How long has it been since the people in your church, ministry, or organization were challenged with something bigger than themselves?
When was the last time they sensed a need to sacrifice for the greater good? If people don’t have anything worth dying for (at least in the figurative sense of personal sacrifice), they really don’t have anything worth living for. When was the last time your people sensed that they were involved in something that was transforming lives for the better? I’ve observed that every four to five years, a church needs to be challenged with a really big initiative.
Something that reminds them that they’re part of something larger than themselves, something that costs them a part of their lives, something that reminds them of the sacrifices of the early believers. Knowing that his mission of bringing the Kingdom to earth would be effectuated through building his ekklesia (translated as church, but more properly a gathering of people “called out” for a specific purpose), Jesus fired up his disciples with an outrageous claim:
“The person who trusts me will not only do what I’m doing but even greater things, because I, on my way to the Father, am giving you the same work to do that I’ve been doing. You can count on it.”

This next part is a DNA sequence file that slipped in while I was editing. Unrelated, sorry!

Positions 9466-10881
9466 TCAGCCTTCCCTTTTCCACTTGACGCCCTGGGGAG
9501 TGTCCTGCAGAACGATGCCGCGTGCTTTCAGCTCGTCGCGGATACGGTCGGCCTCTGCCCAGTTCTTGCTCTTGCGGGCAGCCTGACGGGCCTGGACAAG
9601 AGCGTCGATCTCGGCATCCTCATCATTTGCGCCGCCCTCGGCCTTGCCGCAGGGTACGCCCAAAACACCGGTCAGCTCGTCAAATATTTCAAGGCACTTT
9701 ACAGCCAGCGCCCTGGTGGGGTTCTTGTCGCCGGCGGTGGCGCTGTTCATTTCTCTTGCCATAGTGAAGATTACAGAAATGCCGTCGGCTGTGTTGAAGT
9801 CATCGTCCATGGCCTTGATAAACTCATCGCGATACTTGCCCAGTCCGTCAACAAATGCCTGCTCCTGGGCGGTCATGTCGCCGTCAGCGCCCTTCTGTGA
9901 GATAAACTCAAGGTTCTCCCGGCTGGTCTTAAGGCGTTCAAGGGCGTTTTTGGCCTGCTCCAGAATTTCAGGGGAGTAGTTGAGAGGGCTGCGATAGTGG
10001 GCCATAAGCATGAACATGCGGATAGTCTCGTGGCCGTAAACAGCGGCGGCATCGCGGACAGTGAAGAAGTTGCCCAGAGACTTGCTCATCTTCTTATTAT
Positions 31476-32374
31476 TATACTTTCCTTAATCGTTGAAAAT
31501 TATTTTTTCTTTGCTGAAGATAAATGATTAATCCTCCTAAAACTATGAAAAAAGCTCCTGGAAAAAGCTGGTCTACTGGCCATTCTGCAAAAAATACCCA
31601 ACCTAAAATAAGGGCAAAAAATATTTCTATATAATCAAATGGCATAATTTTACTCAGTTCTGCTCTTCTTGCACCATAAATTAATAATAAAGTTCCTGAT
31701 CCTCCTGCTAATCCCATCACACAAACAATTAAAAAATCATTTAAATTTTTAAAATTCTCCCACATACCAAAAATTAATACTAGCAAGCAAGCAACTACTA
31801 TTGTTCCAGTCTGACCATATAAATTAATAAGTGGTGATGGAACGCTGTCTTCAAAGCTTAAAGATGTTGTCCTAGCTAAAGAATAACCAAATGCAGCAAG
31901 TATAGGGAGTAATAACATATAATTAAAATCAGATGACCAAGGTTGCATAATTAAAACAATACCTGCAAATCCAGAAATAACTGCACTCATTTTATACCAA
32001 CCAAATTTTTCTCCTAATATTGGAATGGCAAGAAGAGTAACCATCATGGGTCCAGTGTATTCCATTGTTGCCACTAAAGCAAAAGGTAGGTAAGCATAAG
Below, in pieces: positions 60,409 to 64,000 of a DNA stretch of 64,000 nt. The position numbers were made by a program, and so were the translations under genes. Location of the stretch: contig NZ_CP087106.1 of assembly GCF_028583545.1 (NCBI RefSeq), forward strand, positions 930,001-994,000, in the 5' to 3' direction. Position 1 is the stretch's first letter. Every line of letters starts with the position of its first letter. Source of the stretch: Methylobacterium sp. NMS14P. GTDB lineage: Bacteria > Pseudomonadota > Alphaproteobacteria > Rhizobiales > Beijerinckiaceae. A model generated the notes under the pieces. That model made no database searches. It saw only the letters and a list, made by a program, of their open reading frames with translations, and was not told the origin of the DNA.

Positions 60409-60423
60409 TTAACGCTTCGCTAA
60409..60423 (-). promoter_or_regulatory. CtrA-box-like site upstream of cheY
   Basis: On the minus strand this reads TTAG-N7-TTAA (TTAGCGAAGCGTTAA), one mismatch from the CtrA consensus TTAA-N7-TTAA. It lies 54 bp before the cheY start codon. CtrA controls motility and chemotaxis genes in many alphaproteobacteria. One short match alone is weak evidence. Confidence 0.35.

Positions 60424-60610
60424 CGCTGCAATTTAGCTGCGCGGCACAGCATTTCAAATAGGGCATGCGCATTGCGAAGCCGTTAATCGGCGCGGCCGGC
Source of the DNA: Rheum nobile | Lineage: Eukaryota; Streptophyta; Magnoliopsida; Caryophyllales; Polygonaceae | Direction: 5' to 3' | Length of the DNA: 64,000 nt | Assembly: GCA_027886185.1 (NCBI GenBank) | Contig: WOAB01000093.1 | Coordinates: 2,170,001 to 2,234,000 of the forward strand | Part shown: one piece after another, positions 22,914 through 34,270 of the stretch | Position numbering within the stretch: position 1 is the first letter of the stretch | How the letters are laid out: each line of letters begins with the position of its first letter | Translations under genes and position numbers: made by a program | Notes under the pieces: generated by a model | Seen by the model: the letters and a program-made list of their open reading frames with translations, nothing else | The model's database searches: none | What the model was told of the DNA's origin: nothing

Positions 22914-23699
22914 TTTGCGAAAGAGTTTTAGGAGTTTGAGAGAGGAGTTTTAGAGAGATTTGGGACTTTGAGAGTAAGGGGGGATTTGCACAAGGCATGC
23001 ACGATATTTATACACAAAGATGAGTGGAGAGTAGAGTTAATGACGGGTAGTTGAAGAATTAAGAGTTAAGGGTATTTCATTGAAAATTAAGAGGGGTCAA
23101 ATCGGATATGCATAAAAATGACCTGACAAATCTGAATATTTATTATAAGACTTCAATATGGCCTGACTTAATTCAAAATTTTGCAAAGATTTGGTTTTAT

John 14:12 (The Message)
Can you imagine the passion—and perhaps not a small bit of terror(!)—that those challenging words catalyzed in that ragtag group of disciples? They had been astounded and emboldened by the transrational encounters they had witnessed Jesus doing. It was so beyond the norm that the religious leaders accused him of practicing sorcery.
The Talmud—a collection of commentaries by Jewish scholars completed around the 5th century—mentions the man Yeshua (Jesus) who was executed “on Passover’s eve for practicing sorcery and leading Israel into apostasy.” The problem was not simply his moral teaching, but the powerful encounters that accompanied him and his outrageous claim to be the son of God.
Effective leaders know that periodically their followers need to be challenged with something that is beyond their abilities at an individual level.
Is your church (or team, department, or ministry area) lagging in passion? Has a dull acceptance of the status quo settled in? Is there a growing sense of “organizational boredom,” a ho-hum approach to the mission of God? When was the last time your team sensed the need for a Big Challenge?